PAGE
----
Denial is a coping mechanism that gives you time to adjust to distressing situations — but staying in denial can interfere with treatment or your ability to tackle challenges.
~ Mayo Clinic
When you look at the first part of the quote above, strictly speaking I can say that Master T is in denial. Over the course of the past three and a half years — that’s how long ago Master T’s current health condition started — towards the outside he has been in denial. He needed and still needs the time, the denial, as a coping mechanism.
Let me explain…
Master T’s leg was amputated in his early teens, which means he has been living with a prosthetic for 44 years now. He always kept in mind that there will come a time when he will end up in a wheelchair. The problems he has now, started when he was just over 50, and I still remember the night he told me that he only expected to end up in a wheelchair when he was 80, and not for it to be a possibility in his fifties.
During this challenging time for him — no, for us, as I suffer too, but absolutely in NO way to the extent he does — many people have offered advice. All people do so from their own able-bodied perspective (is this called ‘ableism’?) and some even get angry when either Master T or me tell them their solution is not a solution at all.
It’s his process
Why doesn’t he sit in a wheelchair for a couple of weeks to allow his leg to heal?
Short answer: No, can’t be done.
Longer answer: it can’t be done, because Master T knows that the moment he sits in a wheelchair, the chances are that he might not get out of it anymore. Even if the intention is to be in it for only a couple of weeks. It was the same with the walking stick I bought him shortly after his problems started, and he could barely walk properly. The stick stood in the corner for two months before he finally decided to try it, and within a couple of weeks he knew he would never be able to walk without it anymore. Inside the house it’s okay but not outside. The moment he steps outside, he has to use his stick. Even if he only goes out in the garden. And believe me, he has tried to walk without.
All of this is part of his process of adjusting to a distressing situation. Master T needs to go through a psychological process where he has to accept that he will end up in a wheelchair earlier in his life than he anticipated. It’s a process that can’t be rushed and can’t be forced on him. He has to be mentally ready to accept that every time he ventures outside of the house, he will have to be in a wheelchair, and maybe even inside the house. It’s his process, and where we appreciate people wanting to help with their suggestions, this process is still his to go through.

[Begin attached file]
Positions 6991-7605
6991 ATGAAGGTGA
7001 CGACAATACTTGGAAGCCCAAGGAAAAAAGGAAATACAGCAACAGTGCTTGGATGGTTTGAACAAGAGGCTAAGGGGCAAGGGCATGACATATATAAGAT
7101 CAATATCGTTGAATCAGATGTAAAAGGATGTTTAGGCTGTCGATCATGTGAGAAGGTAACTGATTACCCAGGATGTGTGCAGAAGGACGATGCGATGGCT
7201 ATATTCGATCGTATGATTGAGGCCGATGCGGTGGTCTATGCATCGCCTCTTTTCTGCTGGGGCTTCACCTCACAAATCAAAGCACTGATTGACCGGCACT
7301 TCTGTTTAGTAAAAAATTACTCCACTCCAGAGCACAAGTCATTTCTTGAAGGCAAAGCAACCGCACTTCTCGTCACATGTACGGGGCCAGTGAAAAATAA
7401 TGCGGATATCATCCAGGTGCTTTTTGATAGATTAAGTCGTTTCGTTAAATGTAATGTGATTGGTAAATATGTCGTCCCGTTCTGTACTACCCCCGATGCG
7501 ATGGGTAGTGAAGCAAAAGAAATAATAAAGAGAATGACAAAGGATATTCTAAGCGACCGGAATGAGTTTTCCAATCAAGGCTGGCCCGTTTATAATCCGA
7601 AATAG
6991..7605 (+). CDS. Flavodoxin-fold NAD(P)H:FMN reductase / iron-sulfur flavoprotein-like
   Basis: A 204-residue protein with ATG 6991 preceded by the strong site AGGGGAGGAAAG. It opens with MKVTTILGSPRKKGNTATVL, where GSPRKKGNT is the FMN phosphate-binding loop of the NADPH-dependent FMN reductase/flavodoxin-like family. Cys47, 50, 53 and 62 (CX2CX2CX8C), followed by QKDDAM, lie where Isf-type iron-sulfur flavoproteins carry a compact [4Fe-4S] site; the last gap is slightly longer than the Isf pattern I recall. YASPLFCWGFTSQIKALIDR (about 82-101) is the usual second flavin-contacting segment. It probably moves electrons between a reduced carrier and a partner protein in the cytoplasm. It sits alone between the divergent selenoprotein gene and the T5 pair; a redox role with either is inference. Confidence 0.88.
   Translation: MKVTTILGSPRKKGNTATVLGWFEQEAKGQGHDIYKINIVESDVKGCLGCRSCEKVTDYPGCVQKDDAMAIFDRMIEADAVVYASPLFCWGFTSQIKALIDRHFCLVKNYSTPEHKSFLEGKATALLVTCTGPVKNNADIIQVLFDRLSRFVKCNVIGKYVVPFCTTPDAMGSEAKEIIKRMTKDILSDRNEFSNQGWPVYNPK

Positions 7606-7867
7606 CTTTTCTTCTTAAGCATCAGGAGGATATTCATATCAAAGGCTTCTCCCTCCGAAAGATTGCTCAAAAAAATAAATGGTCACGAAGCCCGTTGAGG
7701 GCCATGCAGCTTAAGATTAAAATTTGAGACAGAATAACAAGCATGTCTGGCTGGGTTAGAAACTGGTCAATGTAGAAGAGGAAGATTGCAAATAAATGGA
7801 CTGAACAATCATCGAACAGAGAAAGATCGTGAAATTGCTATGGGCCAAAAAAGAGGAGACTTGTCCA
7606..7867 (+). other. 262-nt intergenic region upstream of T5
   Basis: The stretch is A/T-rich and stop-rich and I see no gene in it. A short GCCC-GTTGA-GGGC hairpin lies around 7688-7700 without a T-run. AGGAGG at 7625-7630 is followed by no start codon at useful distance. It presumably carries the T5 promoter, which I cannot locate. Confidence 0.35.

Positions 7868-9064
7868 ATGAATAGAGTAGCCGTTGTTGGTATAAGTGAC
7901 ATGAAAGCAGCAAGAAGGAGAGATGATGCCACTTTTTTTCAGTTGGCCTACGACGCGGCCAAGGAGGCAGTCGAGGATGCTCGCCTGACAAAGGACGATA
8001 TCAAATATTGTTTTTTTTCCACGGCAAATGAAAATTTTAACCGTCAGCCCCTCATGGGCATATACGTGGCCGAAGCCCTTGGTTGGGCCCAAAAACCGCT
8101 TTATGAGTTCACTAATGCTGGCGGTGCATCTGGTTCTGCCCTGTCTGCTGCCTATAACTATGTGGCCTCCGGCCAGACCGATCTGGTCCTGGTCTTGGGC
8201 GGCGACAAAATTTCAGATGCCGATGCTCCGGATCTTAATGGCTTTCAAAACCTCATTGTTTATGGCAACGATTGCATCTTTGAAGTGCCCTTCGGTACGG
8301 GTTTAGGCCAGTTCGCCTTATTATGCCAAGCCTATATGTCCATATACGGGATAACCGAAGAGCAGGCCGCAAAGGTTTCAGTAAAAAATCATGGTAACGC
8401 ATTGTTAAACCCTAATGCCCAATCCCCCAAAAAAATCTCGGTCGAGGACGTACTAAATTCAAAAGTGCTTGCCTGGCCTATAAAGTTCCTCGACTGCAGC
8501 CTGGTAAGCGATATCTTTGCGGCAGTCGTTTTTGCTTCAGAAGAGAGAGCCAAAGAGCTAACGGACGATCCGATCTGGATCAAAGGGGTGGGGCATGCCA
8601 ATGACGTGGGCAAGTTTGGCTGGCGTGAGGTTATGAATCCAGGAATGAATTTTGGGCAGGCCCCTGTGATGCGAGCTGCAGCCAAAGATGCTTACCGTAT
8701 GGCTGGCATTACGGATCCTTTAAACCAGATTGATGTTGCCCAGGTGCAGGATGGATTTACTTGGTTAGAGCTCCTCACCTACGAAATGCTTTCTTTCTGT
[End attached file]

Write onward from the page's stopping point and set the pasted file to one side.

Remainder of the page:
Quality of life
Why doesn’t he leave the prosthetic off for a couple of weeks so his leg can heal?
Short answer: No, can’t be done.
Longer answer: Three months after his problems start, Master T couldn’t drive anymore. He had to drive 60 kilometers to work, and the same distance back again. He just couldn’t anymore, with the constant pain in his leg, so he started working from home. There was a period of 8 weeks where he left his prosthetic off as much as possible, but not for 24 hours. Why not? Because during daytime he’s home alone. He needs to get his own food and drink, needs to be able to go to the loo. People then say he can walk with crutches… how? How do you walk with crutches and get yourself something to drink? People also suggest he walks behind a walker. Er… I suppose then he will have to put his prosthetic leg on?
There are so many practicalities to think of. Now this doesn’t mean that Master T goes about his business as if nothing is wrong with him. No, where he keeps the prosthetic on all day — taking it off and putting it back on several times a day seem to aggravate the problems because of the way our bodies seem to ‘swell’ during daytime — he sits most of the time. He only stands up when it’s absolutely necessary. To get a drink. Food. Go to the loo. He leaves the housework to me. The only thing he still does, is to cook a couple of times a week. He insists.
Master T has been under professional help since this all started. In a space of 18 months he had 7 new prosthesis, but once they realize that is not going to do the trick, he was sent to a rehabilitation specialist and from there to a dermatologist. He’s gone through so many different treatments: ointments, 32 times light therapy and taking immune suppressants for 4 months. We’ve recently been to see the prosthesis engineer again and there is now something new we are going to try. One or two treatments will have to be done before that, but then a new kind of prosthetic looms on the horizon. However, we first have to get past the situation with the corona virus, as that rightfully so takes precedence over every other non essential health support needed.
Denial as coping mechanism
Denial indeed is the coping mechanism that gives Master T the time to adjust to what he is going through, but he is only denying up to a certain level. He is a very rational person, which is why he doesn’t allow the denial to interfere with treatment or his ability to tackle challenges. And, he still has me by his side, because I will not allow him to not go for treatment, or not tackle the challenges. And I will not deny him to sit in a wheelchair once he comes to the decision to do so. We are in this for the long run, through sickness and health, and if that means I have to walk behind a wheelchair, that is what I will do.
Image by Gerd Altmann from Pixabay
© Rebel’s Notes